Big Brothers, Big Sisters: Clay Day

Members of the Big Brother Big Sister program will be lead through a day filled with learning clay-working techniques. On Thursday, November 29th 2012, eighteen members (nine pairs of Bigs and Littles) will be introduced to wheel throwing, hand-building, and glazing. Members will spend an hour at each station lead by both Megans and other volunteering ceramic students. Both Big and Little pairs will walk away with a common new found knowledge of clay working!

Class Presentation PDF


I have (Megan Hatcher) been a Big Sister for two young girls in the Missoula community. My most recent match loves being creative and working with her hands. I introduced her to some basic ceramic skills, and she immediately fell in love with the art! When the opportunity of this school project came about, I decided that I would like to introduce other Big Brothers Big Sisters (BBBS) participants to ceramics as well.


The process first involved getting the activity approved by BBBS. The project was approved and an announcement was sent out via email to all of the BBBS matches. Over 20 matches signed up for the activity within 3 hours of the announcement!! The lovely Meagan Schrey joined me in the project, and planning the event began from there. We decided to make mugs for everyone to glaze the day of the event. Two weeks in advance, we each made ten mugs with earthenware clay. We bisque fired the mugs and they were ready to go for the event! Meagan took over the hand building station, while I took over the wheel throwing station. She decided to have the children make masks. In advance, Meagan made newspaper molds over which slabs of clay were draped. Each Little and Big had a blank canvas for whatever kind of mask they wanted to make! She also provided photos of different kinds of masks, to spark ideas in the minds of the artists. Meagan and I wedged up 40 or so balls of clay in preparation for wheel throwing. I then got several wheels equipped with tools, water buckets, trays, and a pre-centered ball of clay. Lastly, we set up a table with the assortment of mugs and glazes. Volunteers managed this table throughout the event. The fun then began!!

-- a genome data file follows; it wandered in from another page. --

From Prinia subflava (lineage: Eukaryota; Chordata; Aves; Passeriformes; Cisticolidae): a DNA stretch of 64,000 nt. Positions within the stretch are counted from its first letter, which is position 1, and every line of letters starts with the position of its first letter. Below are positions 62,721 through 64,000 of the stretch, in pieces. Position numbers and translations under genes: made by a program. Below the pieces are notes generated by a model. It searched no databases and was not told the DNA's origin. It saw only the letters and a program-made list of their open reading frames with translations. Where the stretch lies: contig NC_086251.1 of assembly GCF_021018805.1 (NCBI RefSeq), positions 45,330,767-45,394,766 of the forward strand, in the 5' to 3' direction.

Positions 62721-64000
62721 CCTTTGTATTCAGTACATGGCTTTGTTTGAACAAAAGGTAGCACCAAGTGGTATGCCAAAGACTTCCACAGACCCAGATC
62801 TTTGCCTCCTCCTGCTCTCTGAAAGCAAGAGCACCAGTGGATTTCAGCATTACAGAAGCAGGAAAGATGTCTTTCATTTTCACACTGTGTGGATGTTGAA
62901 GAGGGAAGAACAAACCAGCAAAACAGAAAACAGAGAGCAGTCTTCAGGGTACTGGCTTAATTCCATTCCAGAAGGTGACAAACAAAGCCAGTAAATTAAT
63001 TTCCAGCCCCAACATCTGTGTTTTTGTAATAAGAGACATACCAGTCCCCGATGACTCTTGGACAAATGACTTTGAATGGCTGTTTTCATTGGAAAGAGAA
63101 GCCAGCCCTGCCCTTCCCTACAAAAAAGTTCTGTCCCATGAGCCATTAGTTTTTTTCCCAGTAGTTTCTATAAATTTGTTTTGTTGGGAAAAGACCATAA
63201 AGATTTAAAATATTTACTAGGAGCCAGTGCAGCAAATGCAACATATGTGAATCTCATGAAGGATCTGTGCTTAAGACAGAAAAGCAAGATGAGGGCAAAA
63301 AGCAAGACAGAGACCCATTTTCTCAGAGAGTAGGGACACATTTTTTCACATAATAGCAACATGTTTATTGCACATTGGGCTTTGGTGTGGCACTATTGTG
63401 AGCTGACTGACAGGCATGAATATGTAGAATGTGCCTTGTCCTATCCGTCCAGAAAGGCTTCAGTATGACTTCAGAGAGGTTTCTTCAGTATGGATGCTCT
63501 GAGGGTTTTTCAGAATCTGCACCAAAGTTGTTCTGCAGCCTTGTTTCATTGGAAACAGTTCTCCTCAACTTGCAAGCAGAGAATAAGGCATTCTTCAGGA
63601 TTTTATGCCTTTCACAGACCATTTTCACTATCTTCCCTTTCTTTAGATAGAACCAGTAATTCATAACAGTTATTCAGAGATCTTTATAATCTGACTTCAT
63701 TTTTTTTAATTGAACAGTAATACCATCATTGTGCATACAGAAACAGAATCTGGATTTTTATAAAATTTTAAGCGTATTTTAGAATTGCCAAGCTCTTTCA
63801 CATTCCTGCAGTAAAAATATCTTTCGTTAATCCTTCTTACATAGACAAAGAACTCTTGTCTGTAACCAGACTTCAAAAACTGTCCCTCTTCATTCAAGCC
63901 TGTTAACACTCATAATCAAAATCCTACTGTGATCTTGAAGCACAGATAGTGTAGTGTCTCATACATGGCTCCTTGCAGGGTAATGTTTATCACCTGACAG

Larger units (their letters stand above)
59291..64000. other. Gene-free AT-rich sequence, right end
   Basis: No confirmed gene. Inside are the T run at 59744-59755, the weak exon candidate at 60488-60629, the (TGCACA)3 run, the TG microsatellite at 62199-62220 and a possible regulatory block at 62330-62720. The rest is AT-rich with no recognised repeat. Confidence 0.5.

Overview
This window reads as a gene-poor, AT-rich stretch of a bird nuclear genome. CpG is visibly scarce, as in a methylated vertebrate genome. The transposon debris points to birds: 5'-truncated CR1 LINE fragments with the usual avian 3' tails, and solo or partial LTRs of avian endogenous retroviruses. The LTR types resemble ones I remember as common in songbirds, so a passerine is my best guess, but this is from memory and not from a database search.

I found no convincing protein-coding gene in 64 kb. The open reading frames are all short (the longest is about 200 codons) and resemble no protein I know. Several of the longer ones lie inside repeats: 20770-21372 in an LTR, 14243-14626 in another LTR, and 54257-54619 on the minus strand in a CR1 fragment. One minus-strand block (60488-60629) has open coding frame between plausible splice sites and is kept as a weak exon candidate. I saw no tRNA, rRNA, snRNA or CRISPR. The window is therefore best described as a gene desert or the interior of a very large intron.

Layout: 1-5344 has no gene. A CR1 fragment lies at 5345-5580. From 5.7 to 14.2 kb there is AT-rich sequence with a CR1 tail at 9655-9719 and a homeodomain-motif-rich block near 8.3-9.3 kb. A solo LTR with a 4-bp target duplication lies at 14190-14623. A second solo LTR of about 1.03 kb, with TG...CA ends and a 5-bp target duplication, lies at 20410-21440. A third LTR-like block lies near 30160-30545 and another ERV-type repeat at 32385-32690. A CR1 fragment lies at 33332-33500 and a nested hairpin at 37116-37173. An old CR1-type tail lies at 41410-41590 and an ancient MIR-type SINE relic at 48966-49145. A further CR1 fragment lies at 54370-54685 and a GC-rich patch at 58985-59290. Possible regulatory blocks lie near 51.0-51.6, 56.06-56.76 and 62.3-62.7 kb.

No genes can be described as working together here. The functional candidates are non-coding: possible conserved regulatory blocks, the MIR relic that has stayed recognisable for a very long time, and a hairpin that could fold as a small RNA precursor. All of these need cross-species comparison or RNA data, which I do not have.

Challenges and Success

Overall, the event was very successful and fun! The few challenges we faced were cleaning up mounds of wheel trays after the event, as well as a few communication errors throughout the process. We were really excited so many matches wanted to get involved, but were sad we could only allow nine to participate. Everyone had a great time! Most individuals were very independent and improved their technique by trial and error. Meagan and I believe that a handful of ceramic artists were born that day!


Q: What was your inspiration for the project?
A: My inspiration was I have a little sister match named Kelly and she’s ten. She’s very crafty and really enjoys art. So she has been to the studio a couple of times and I’ve taken clay home a couple of times. I’ve made stuff with her and she absolutely loved it and wanted to learn about it. When this project was offered I thought it was a great opportunity to get other matches involved as well. I had to contact the Big Sisters, Little Sister to get approved and get it scheduled and send out an announcement. Within three hours we had over twenty matches that responded and saying they wanted to participate. We were really excited everyone was so pumped about it.

Q: Did you give them a prompt?
A: A little bit, but I mainly wanted them to do whatever they wanted to do.

Q: How was it working with children?
A: I really didn’t think about it before but little kids just think really differently. It was fun. I really didn’t know how to keep them interested. They had really short attention spans on the wheel. They loved it but they kept looking all around. It was fun. One girl chatted, just telling me how to do everything. When they lose their attention and stick their fists in the pot, and wanted me to come over and fix it. I fixed three people pots at the same time so it was kinda crazy.

Q: What were the challenges and success?
A: 16 wheels to clean, that was a nightmare! And we had to be at two places at once, at the wheel, and the glazing station, difficulty in communicating. There’s just needed to be a lot of people in the project. There was difficulty at times. I was kinda afraid they wouldn’t focus like I was thinking three hours would be too long but they totally dug it the entire time so it was cool. One of the kids didn’t leave until 8. And I was talking to the Big Brother leader and he said this was the coolest thing they’ve done in Big Brother and they requested to this again.